Now when it turned out that the promises about self driving cars didn’t pan out, Uber used more and more its’ technologies and its platform to try to shape how workers worked. They started paying workers less for each ride. They invented all these bonus systems — Veena Dubal and others have really talked about this a lot — and started to use these algorithmic techniques to manage the work and to figure out ways to get workers to be more available, while paying them less in total. I think that’s an important part of the story that takes it a little bit beyond the Digital Taylorism account because when these techniques were invented in the 20th century in scientific management, they required a lot more managers. If you were going to use workers who didn’t have the skills of your former workforce, you need a lot more managers to be there watching what those workers do. What these digital technologies clearly make possible is that you can extract all this information from workers — you can surveil them — on the basis that you can have the algorithms watch them.
There’s all of these biases built into that and all these disturbing features of algorithmic management system, but you don’t need as many managers as before. There’s another economic theory that I think is very powerful for thinking about this, which is called the efficiency wages theory, which just says — to summarize, I think it’s got some issues — but the basic idea is that when you don’t know exactly what workers are doing, you have to pay them a little bit more. You have to try to get them to identify with the firm, and also make the threat of job loss more significant if you can’t really observe what they do. So what we know about a lot of these technologies — as they’re used by Amazon, Uber everywhere else — is that they make it much easier for the firm to really identify the productivity of this specific worker and to threaten those workers if they don’t do their jobs, according to what Amazon or these other companies want for them.
All those surveillance technologies, it wasn’t just that they were like deskilling workers, but they were making it easier to track the minute differences in contributions across workers, and that on the whole made it possible to pay workers less. You see with truckers, anywhere where there’s more capacity to track and collect data on workers, you’ve been able through this decline in efficiency wages, to pay workers less. All these things, they’re just turning people. They’re trying their best to use the technologies we have since we can’t replace workers, to make workers more robotic, to attach all these wearable technologies to them, to try to make them more and more robotic in their activities at work. It’s pretty bad.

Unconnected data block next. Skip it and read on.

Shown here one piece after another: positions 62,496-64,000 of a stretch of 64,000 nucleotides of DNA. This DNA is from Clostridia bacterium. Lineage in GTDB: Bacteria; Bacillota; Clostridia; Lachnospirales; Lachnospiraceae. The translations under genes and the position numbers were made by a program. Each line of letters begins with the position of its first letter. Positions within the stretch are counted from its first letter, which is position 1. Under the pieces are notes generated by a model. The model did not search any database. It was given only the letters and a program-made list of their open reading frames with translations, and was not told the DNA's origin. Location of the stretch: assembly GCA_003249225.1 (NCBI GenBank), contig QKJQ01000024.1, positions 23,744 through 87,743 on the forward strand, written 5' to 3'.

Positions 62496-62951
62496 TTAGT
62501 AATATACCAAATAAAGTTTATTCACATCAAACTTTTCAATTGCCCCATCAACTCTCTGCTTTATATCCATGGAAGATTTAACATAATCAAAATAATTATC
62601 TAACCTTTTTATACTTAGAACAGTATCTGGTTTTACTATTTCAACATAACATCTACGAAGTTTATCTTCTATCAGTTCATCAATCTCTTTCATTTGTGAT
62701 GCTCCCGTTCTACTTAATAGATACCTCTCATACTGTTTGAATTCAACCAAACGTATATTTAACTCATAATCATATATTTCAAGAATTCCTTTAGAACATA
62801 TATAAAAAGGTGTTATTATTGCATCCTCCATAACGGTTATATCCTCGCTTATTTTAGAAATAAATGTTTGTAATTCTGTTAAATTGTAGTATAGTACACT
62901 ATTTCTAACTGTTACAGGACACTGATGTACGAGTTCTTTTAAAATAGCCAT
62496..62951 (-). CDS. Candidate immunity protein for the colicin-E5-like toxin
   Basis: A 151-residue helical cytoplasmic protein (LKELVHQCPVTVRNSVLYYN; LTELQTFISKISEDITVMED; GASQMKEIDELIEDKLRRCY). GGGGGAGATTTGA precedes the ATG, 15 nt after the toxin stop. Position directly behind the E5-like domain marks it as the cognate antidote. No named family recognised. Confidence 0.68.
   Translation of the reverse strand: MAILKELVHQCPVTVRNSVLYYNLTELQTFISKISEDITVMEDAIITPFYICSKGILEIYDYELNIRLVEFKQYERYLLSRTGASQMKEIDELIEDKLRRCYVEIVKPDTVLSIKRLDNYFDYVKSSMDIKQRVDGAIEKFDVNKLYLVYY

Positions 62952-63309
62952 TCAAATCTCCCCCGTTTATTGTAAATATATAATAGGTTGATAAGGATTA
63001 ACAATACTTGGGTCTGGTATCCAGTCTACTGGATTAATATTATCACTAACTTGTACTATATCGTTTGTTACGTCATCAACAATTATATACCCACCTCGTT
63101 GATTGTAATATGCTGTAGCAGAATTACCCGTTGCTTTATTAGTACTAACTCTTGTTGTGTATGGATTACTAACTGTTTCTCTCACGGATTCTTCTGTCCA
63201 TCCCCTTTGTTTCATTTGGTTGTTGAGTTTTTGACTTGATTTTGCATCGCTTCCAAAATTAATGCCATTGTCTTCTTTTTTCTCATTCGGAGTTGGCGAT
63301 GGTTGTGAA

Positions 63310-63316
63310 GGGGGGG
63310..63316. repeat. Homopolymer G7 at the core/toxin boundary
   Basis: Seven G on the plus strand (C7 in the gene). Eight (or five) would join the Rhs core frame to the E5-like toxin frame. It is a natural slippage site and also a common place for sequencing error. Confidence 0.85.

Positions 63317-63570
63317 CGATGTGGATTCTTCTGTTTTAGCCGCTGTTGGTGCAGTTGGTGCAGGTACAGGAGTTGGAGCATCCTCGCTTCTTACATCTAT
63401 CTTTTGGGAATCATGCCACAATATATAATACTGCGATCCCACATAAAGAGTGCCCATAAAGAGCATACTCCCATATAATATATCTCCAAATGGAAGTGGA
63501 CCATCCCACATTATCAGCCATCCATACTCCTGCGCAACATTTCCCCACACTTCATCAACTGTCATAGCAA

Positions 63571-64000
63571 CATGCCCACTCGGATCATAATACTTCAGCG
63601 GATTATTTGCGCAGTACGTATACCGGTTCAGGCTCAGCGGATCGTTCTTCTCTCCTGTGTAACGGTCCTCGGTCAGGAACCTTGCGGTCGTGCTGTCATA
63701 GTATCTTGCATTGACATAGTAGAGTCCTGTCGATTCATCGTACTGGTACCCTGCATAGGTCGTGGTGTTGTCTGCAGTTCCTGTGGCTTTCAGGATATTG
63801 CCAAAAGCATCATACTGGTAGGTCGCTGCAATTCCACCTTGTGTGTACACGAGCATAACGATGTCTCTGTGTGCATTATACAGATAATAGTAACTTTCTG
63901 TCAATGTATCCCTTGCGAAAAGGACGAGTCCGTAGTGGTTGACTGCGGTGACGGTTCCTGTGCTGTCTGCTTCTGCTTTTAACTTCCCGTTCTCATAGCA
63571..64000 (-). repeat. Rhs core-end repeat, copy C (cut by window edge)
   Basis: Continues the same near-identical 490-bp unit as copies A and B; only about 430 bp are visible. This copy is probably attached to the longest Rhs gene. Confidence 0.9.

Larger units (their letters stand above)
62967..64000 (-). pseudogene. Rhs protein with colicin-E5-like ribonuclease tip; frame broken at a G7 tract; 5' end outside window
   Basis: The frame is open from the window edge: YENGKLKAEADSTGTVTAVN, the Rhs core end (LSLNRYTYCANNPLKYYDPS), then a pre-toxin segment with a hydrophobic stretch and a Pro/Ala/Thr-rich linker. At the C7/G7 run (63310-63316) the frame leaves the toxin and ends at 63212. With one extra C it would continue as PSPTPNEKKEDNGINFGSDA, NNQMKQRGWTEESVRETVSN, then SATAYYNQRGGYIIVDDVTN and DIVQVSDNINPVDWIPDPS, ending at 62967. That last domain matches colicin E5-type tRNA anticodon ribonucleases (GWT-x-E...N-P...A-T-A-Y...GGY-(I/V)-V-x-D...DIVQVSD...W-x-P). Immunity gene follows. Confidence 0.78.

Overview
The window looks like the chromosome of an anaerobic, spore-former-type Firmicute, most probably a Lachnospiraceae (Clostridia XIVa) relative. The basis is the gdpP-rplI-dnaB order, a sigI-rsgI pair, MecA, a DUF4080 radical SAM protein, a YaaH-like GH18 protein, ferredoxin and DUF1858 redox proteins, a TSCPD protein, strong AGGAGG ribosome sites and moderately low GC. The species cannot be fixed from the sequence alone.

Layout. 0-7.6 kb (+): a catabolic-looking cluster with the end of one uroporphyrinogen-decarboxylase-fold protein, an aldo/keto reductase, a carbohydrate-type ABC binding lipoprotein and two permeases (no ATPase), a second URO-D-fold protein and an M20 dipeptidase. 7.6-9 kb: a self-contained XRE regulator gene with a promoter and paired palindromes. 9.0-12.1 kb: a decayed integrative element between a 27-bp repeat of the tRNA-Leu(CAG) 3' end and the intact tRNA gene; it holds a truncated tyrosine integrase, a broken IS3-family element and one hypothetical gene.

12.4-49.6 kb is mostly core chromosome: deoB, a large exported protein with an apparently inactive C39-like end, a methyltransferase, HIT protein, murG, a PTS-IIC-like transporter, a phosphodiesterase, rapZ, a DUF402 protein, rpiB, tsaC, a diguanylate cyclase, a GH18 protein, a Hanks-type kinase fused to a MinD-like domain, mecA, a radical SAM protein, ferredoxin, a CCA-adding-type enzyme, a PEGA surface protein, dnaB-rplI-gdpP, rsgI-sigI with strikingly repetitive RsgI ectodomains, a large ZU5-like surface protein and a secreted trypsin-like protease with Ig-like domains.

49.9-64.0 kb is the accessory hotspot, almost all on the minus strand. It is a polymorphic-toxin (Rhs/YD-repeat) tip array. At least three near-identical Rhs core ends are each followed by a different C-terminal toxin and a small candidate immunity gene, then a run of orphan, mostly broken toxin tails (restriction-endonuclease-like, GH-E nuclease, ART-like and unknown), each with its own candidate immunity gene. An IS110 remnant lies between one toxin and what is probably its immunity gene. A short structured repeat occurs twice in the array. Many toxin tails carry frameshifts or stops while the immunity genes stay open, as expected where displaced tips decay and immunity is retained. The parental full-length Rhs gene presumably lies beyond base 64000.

PM: That’s the real dystopian scenario, but it’s not the one that you hear about with all of these endless predictions of robots taking all of our jobs and things like that. It sounds very different, but the implications of it are very sinister and really suck for a lot of workers who would lose a lot of their power in the workplace or have their jobs redefined in this way, such that, the employer has so much more power over them. They have less ability to kind of push back on working conditions to get better pay and all these other things, which is what we’ve seen from companies like Uber and Amazon and over the past decade. I want to kind of start bridging our conversation to what’s going on now.
During the first year or two of the pandemic there was another wave of writing or articles that were arguing that we were about to see a massive surge of investment in automation technologies and robots because of the experience of the pandemic and what employers had to experience when workers were in lockdown, couldn’t come to work, all this sort of stuff. Now, of course, we’re in this moment where we have a very tight labor market based on everything that we can see, even as the Fed, and other central banks around the world keep raising rates. It seems like the economy is still keeping up. There’s still quite a number of people in work. They’re not losing jobs to the degree that economists and central bankers wanted to see. What did we actually see in the aftermath of that period of the pandemic and the predictions that there was going to be a ton of new investment in automation as a result of that that was going to take away a lot of jobs?